Our Land, Our Rent, Our Jobs: Uncovering the Explosive Potential for Growth Via Resource Rentals

Our Land, Our Rent, Our Jobs: Uncovering the Explosive Potential for Growth Via Resource Rentals

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Overview


South Africa, like many countries in Africa, is resource rich but the benefits are not shared by the whole population. High levels of unemployment are leading to increasing conflict and violence, undermining the brighter future hoped for when apartheid was abolished. The authors set out a proposal to unleash their country’s potential for growth in a way that benefits investors and the poorest by reforming taxation—a blueprint for other developing countries. The rapid development of Taiwan and South Korea in the 1950s and 1960s owed much to a similar, business-friendly tax reform. Governments today tax social ills like tobacco and alcohol to discourage use, but do we want to discourage work and investment? The authors reveal that it is to make half the country economically unviable. Instead, the government needs to collect the value it creates and stop taxing the value created by labor and capital. To achieve this, they propose replacing most taxes with land value rentals, similar in effect to the tried and tested gold mine tax formula. This reveals a potentially rich source of government revenue that would allow the burden of taxation to be shifted off investment and labor, thereby encouraging more development and creating more jobs. Such a regime would encourage the owner of land to put it to its best use or sell it for someone else to use. It would also make viable public investment in new infrastructure projects. These would become self-financing, because the uplift in land values due to the improved amenities would automatically be captured in higher rentals payable to the government, a kind of virtuous circle.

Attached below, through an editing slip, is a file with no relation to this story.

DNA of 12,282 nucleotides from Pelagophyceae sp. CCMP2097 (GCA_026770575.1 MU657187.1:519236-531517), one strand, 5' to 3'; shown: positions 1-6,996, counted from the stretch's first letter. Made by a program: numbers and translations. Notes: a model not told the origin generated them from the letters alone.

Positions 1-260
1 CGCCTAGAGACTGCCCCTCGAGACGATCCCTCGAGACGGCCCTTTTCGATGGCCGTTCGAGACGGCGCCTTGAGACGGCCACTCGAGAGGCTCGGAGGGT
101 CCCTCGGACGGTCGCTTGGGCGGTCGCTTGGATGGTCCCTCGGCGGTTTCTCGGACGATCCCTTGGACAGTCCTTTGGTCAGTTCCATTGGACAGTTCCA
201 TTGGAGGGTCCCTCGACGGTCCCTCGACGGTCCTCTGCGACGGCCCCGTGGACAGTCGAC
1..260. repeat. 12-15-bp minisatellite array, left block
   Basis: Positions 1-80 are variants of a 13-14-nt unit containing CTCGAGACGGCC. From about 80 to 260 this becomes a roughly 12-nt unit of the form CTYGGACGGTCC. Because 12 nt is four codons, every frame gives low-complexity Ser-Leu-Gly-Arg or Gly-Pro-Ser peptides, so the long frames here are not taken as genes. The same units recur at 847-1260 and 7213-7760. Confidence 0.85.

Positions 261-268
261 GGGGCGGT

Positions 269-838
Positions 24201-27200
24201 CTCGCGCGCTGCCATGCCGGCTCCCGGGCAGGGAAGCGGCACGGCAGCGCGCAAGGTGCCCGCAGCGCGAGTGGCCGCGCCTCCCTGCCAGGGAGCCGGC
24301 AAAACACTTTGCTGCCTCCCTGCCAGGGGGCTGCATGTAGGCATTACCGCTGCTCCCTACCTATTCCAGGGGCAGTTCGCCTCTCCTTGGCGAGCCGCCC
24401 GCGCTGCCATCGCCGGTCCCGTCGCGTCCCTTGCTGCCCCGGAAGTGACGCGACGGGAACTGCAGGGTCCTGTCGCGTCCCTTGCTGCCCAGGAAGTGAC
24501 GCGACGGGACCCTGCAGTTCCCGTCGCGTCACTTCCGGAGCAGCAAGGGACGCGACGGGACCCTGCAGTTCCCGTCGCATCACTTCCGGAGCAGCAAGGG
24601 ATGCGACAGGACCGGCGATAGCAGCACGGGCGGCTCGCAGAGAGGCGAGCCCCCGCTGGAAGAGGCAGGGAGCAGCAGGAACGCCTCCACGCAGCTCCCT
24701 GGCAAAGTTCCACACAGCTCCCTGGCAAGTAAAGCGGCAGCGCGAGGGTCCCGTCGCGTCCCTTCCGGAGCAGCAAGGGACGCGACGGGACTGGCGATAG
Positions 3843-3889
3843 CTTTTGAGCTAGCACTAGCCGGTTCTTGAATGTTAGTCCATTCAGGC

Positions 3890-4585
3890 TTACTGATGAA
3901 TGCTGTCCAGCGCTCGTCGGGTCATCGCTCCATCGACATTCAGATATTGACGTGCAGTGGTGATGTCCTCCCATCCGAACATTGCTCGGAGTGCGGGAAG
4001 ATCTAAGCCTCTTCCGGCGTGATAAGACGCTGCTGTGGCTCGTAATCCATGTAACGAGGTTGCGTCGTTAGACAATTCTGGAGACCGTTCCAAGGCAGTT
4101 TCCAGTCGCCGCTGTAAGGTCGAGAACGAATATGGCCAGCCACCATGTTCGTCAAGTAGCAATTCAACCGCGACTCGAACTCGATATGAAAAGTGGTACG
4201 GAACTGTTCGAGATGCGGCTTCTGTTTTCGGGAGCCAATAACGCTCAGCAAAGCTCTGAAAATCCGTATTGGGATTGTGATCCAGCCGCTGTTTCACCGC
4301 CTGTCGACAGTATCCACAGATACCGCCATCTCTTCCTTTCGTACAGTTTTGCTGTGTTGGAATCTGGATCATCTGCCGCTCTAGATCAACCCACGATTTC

Product Details

ISBN-13: 9780856835049
Publisher: Shepheard-Walwyn Publishers, Limited
Publication date: 08/01/2015
Pages: 256
Product dimensions: 6.10(w) x 9.10(h) x 1.00(d)

About the Author

Stephen Meintjes graduated from Stellenbosch University and was a Rhodes Scholar at Oxford, and has spent most of his career in investment research and management. He is currently head of research for Imara S. P. Reid. Michael Jacques was a chartered accountant and then lecturer at the faculty of commerce of the University of the Witwatersrand. He worked with Stephen Meintjes on natural resources rental collection and the submission to the treasury of various proposals on windfall taxes, royalties, and general tax reform. Nobantu Mbeki is a lecturer in the School of Economic and Business Sciences at the University of Witwatersrand.

Table of Contents

List of Figures viii

List of Tables ix

Acknowledgements xi

Foreword Nobantu Mbeki xiii

Preface: Collecting the resource rentals that belong to the people of South Africa xv

1 Taxes, Please, or Else! 1

2 Adam Smith, Godfather of Modern Taxation 12

3 The Magic of Rental Collection and Tyranny of Taxation 25

4 Problems and Precedents 40

5 The Tangled Tentacles of Tyranny Revealed: Unpacking the Tax Burden 54

6 Rental Collection: General 69

7 Rental Collection: Special Cases 81

8 Rental Collection: Mineral Resources 97

9 Mining 107

10 Legacy Rentiers, Luxuries and Polluters 123

11 Commercial Agriculture 134

12 Rural Areas 153

13 Urban Areas 163

14 Resource Rentals Budget for South Africa 171

15 What About Me? 179

16 Our Credit 189

17 Why South Africa? 207

Appendix: Farm Land Values 2005-2006 217

Abbreviations 223

Bibliography 225

Glossary of Terms Used 227

Index 231

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